Survey Reveals That Nearly 50% of Breast Cancer Survivors Had Delays in Care During COVID-19 Pandemic

The results of an online questionnaire of 609 breast cancer survivors in the Unites States suggest that almost 50% experienced delays in care during the early weeks of the COVID-19 pandemic. The research was published online on August 9, 2020, in the journal Breast Cancer Research and Treatment (Papautsky EL, et al. Breast Cancer Res Treat. 2020 Aug 9. Epub ahead of print).

Researchers at the University of Illinois, Chicago, developed a 50-item online survey to determine how the COVID-19 pandemic had affected breast cancer care. The questionnaire sought to identify what types of care were delayed: chemotherapy, radiation, cancer surgery, hormonal therapy, or routine follow-up appointments. The questionnaire also included questions regarding race, age, and stage of cancer. The investigators distributed the questionnaire to US breast cancer survivor groups on social media and via email. Between April 2 and April 27, 2020, 609 individuals responded to the survey.

Of those who responded, 608 were women, the average age was approximately 48 years, the average age at breast cancer diagnosis was 43 years, and 46% of respondents were within 5 years of their most recent diagnosis. Respondents were racially diverse; 78% were white, 17% were black, and 3% were Asian. Most were non-Hispanic (95%). The top 3 states of residence were Illinois (15%), California (9%), and Texas (8%). More than 50% of respondents said they were currently receiving cancer treatment (63%) and had employer‐sponsored health insurance (67%). The locations of cancer care included academic medical centers (45%), physician’s offices (26%), and community hospitals (21%).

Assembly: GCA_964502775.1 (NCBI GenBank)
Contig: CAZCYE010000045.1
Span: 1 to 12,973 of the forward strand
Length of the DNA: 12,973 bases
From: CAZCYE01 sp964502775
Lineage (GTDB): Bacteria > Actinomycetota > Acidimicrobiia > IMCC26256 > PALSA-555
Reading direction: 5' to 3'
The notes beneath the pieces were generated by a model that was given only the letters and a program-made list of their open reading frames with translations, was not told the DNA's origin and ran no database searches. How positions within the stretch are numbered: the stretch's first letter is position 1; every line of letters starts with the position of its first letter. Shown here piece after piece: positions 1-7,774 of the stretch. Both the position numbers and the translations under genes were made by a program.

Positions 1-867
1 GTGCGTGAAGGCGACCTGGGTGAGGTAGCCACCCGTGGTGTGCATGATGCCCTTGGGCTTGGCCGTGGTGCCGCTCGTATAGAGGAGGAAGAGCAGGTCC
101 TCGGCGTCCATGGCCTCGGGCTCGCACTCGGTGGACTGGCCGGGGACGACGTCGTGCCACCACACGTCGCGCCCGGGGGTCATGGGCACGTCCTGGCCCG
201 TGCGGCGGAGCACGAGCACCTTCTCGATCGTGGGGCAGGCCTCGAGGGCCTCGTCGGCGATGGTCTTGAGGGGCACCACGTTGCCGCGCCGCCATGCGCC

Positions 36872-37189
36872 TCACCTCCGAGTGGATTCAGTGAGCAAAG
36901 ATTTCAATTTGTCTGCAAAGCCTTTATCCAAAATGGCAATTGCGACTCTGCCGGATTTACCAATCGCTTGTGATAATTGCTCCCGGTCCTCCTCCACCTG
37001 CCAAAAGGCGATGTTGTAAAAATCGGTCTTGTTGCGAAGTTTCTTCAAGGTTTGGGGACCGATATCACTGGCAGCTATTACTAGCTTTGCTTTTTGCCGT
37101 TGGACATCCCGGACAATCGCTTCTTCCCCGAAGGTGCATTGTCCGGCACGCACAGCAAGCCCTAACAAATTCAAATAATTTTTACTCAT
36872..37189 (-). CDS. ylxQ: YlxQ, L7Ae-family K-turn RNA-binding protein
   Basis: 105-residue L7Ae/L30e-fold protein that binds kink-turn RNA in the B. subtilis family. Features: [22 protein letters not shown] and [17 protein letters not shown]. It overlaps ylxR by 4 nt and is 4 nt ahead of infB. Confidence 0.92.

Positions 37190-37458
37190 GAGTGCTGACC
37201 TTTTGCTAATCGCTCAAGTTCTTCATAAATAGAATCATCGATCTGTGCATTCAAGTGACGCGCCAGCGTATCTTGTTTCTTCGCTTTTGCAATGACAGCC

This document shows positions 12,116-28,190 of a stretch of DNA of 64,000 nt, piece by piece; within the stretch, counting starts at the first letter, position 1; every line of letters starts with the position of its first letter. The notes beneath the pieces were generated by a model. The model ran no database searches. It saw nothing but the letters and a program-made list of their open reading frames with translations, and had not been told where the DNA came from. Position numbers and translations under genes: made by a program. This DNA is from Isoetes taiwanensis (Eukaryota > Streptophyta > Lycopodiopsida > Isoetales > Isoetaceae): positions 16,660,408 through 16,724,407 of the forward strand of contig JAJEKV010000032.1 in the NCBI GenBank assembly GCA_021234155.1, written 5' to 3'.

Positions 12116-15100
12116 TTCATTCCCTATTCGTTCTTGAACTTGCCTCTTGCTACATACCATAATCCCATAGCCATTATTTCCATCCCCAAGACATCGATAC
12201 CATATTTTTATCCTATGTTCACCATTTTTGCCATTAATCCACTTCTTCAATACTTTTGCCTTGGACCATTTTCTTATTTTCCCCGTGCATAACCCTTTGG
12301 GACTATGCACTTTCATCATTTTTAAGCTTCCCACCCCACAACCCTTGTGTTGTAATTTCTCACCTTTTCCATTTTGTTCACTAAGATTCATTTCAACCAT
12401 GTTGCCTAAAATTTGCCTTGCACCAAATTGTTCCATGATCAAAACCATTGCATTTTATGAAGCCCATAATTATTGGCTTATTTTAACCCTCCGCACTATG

Overall, 44% of the respondents reported a delay in care. The most frequently reported delay was for routine follow-up visits (79%). Other delays involved breast reconstruction surgery (66%), diagnostic imaging (60%) and laboratory testing (50%). Approximately 30% reported delays in hospital- or clinic-based cancer therapies, including radiation (30%), infusion therapies (32%), and surgical tumor removal (26%).

The questionnaire also had a section for general comments, and several respondents noted that their treatment may have been modified instead of totally canceled. For example, hormone treatments were spaced out more to reduce the number of clinic visits.

“Our study results point to the pervasive impact of COVID-19 on cancer care, and a critical gap in disaster preparedness that leaves vulnerable cancer survivors at even greater risk for poor cancer outcomes, including not only clinical outcomes, but factors such as mental health, pain, and quality of life,” noted the investigators. “As strategies emerge to address the backlog of patients whose care has been delayed, it is critical to recognize the differential impact of delays across the healthcare system, evidenced in part in the documented disparities in both breast cancer and COVID-19 mortality,” they added.

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